9 Clues That Reproductive Policy Is Economy Policy

Anybody who says that talking about reproductive rights is a distraction from talking about economics is not running the numbers.

A study of 9000 women showed that access to free contraception radically dropped the rate of unintended pregnancies, two thirds of which according to the Guttmacher Institute are paid for on the public dime.  Unintended pregnancies cost U.S. taxpayers an estimated 11 billion a year in obstetric costs and neonatal care.  But that’s just the beginning.

Around the world, the relationship between reproductive health and economic prosperity is a given. Lack of contraceptive access dilutes family resources to the point that parents on the edge can’t feed their kids. It contributes to school drop outs, illiteracy, and an excess of workers competing for unskilled labor jobs. In some of the poorest communities, one in eight mothers dies from pregnancy—often unwanted—leaving motherless children scrabbling to survive rather than climbing a ladder of opportunity. Women are acutely aware of the costs and risks of unwanted pregnancies, and some go to extraordinary lengths to safeguard themselves and their families—scraping together bus fare, traveling for hours with an infant or toddler and waiting in line for a contraceptive injection, only to repeat the process a few months later. Melinda Gates talked with a poor mother in Kenya who explained her pursuit of contraception this way: “I want to bring every good thing to one child before I have another.”

American parents want the same thing. We want to stack the odds in favor of our children.  We want to be healthy—psychologically and physically—so that we can meet their needs and our own. We want to be financially secure so that we can provide the necessities, deal with emergencies, and still have enough left over for the little extras that make life fun. We want to raise our kids in thriving communities with good streets and schools and parks and clean air and water, in a country that is fiscally solid with sustainable budgets and sustainable resources.  This is the definition of economic prosperity. And all of it, to a greater or lesser degree, is predicated on American men and women being able to decide when to have children and how many to have.

Here are nine reminders of why reproductive rights and health care are critical to American prosperity.

1. Kids cost money. Duh. Fiscally responsible families know that six or seven thousand diapers are just the beginning of what it takes to raise a healthy kid. According to statistics from the U.S.D.A., a middle income family pays between $12,000 and $15,000 per year in child rearing costs. Overall, parents can expect to shell out almost $300,000 between the time a child is born and the time he or she hits college – and that’s assuming a functioning public school system. On top of that college costs today range from about $60,000 at an in-state university to $240,000 at a selective private college. Working families want to time their childbearing so they can save for and manage these costs.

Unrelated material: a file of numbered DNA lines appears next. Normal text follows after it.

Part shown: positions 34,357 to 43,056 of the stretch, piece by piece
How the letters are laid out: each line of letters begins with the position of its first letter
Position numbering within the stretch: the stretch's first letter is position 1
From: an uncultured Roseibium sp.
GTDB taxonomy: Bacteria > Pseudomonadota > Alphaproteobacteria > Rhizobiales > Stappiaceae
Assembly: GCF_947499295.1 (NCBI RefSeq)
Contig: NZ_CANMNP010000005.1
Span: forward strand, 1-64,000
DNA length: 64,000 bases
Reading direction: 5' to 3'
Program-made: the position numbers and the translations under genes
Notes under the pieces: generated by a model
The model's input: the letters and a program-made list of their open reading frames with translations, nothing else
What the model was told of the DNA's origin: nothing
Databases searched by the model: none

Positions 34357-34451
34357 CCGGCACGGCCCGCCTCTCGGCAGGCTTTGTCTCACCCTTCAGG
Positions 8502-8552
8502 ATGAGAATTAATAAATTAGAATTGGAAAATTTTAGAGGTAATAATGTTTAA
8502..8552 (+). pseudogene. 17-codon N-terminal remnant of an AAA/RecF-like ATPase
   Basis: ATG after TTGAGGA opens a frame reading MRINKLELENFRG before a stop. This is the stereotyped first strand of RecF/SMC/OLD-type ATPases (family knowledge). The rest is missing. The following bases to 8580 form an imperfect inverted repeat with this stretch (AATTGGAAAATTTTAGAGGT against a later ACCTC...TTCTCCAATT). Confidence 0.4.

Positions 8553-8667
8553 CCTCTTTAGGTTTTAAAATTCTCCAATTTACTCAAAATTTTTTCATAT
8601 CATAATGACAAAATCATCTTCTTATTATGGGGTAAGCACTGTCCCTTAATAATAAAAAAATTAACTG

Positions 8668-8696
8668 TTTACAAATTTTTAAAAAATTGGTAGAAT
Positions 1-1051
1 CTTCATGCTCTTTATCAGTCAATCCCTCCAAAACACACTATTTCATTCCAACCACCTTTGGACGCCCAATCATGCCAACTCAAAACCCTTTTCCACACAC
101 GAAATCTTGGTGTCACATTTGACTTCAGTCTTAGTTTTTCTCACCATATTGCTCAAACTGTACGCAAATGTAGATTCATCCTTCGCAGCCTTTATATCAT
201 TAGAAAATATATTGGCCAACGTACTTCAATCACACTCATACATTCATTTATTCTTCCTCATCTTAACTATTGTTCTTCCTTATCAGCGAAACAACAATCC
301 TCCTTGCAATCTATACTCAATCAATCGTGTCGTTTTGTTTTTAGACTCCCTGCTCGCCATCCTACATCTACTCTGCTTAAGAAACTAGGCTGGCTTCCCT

2.      Unintended pregnancies push women out of the workforce, which means family income goes down as costs go up. Enrolling one kid in a daycare center can cost as much as 18 percent of the median income for a married couple. No matter how much a man and woman may value the work they do outside of the home, it doesn’t take very many kids before it’s simply not worth it for both parents to stay on the job. Obviously, many parents stay home with their kids by choice and love doing so. But with half of the pregnancies in this country unintended, we have to assume that many others simply are making the best of hard trade-offs. For families at the margins, these tradeoffs can push them out of the middle class.

3.      Unpredictable childbearing keeps women from attaining their potential as business leaders and innovators. Traditional gender roles are scripted around women not having control over their fertility. In the 1960’s, when modern contraception finally became legal in the U.S., there were no female CEO’s of Fortune 500 Companies. Last year saw a record of eighteen. You might point out that this number is shockingly far from parity, but the fact is that without access to effective, reliable contraception, we’d likely still be at zero. In general, women in positions of business leadership have risen slowly. Even so, by 2007 there were 70 million woman-owned businesses in the U.S.

4.      Even apart from childbearing, untreated reproductive health problems contribute to absenteeism, lost wages, and a glass ceiling for otherwise capable female workers. American women miss over a hundred million hours of work annually because of reproductive symptoms including endometriosis, heavy bleeding, menstrual nausea and migraines, and menstrual cramps that can be as intense as early labor. In Italy, cyclical absenteeism due to such symptoms is calculated to account for fourteen percent of the wage differential between men and women. Symptoms related to problem periods are now treatable, largely through the use of continuous or long acting contraceptives (LARCs), but in the absence of widespread healthcare access and education, reproductive health problems continue to be a drain on the economy.